In the era of high technology employment, intellectual property (IP) fills a massive role. Just about every large corporation, including those in the Detroit area, utilizes intellectual property in some form. Much of this property rightfully belongs to the employer. For example, trademarks, logos and client lists are clearly the employer's property.
What about the IP that employees create in their positions within a large corporation? Can executive employment contracts protect this property? While you can find a large amount of information on how to protect the IP of employers, not much is available on protecting the IP rights of C-Level workers.
We admit that this is a gray area in the employment law field. After all, if you work for a company and part of your job is to create intangible works, then why shouldn't they belong to the company? At the same time, say you develop a high-tech program to create written works or other types of IP for your job. Do you own the program you created or does your employer own it? If the program has nothing to do with the company, you might still own it, but how can you be sure?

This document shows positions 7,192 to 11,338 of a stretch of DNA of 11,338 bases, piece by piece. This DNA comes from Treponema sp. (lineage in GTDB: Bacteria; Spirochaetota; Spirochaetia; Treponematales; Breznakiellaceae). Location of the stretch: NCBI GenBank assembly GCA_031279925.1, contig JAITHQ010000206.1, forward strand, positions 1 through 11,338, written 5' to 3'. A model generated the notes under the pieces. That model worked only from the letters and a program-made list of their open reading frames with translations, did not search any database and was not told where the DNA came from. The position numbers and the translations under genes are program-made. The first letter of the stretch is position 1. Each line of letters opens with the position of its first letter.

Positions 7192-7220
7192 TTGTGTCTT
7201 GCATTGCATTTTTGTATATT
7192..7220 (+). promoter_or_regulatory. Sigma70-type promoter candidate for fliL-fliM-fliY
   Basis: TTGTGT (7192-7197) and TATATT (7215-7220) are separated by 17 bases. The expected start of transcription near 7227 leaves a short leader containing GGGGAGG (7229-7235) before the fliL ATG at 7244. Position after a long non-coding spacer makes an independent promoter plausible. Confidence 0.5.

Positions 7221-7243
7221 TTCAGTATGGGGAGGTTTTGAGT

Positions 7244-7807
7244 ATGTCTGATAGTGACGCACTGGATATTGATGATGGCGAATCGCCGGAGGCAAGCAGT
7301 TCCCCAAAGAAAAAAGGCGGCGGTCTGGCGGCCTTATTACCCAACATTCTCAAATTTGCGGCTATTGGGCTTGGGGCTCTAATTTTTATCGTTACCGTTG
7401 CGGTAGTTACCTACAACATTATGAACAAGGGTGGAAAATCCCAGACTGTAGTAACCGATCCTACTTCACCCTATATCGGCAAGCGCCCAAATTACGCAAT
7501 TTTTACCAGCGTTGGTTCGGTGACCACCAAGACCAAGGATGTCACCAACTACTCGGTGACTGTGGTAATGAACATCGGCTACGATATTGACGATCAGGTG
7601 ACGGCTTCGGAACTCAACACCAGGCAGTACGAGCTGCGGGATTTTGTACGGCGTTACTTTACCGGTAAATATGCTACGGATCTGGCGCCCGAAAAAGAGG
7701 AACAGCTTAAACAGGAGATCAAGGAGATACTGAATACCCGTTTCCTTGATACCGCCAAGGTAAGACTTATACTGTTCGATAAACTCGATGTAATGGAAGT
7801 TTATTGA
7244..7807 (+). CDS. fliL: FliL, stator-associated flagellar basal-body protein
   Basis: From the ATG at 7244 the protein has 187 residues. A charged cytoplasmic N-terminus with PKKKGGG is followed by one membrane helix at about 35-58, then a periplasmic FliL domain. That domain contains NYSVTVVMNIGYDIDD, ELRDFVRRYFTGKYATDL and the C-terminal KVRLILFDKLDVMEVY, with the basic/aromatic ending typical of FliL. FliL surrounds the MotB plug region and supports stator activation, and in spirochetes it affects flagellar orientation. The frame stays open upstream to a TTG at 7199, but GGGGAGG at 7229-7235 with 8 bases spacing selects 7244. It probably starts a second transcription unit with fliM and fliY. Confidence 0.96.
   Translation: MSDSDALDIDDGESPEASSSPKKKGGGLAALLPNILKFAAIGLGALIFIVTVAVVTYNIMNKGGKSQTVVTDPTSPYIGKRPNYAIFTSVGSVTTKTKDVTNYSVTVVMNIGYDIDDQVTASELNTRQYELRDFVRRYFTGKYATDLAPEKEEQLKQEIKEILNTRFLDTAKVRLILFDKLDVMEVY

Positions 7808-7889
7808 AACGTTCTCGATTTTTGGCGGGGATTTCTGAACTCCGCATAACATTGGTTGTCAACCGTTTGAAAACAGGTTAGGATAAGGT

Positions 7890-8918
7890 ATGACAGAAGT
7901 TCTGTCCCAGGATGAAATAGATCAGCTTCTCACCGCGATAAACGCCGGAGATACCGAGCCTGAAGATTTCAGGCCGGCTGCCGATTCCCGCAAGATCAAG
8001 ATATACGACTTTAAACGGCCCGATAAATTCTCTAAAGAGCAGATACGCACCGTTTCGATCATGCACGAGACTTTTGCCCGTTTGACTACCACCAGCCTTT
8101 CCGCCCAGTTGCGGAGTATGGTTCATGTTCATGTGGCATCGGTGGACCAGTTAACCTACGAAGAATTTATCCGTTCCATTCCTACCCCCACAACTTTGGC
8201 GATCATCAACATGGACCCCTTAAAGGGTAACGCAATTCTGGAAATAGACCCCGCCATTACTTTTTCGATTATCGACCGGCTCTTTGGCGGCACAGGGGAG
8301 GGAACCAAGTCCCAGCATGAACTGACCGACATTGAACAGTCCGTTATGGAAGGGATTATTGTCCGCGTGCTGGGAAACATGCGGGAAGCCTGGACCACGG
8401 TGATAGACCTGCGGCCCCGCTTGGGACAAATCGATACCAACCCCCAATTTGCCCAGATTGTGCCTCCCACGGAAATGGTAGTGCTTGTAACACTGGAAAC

As you might expect, we recommend dealing with intellectual property rights in your executive level employment contract. You can be sure that your potential employer is doing the same thing. By bringing up these matters before signing a contract, we believe that both employees and employers will benefit.
An effective way to protect your property rights is to take your employment contracts to an attorney for review. With legal guidance, it may be possible to reach an agreement with your employer that protects the property interests of all involved parties. Continue reviewing our website and our legal blog to learn more about equitable employee contracts for Michigan executives.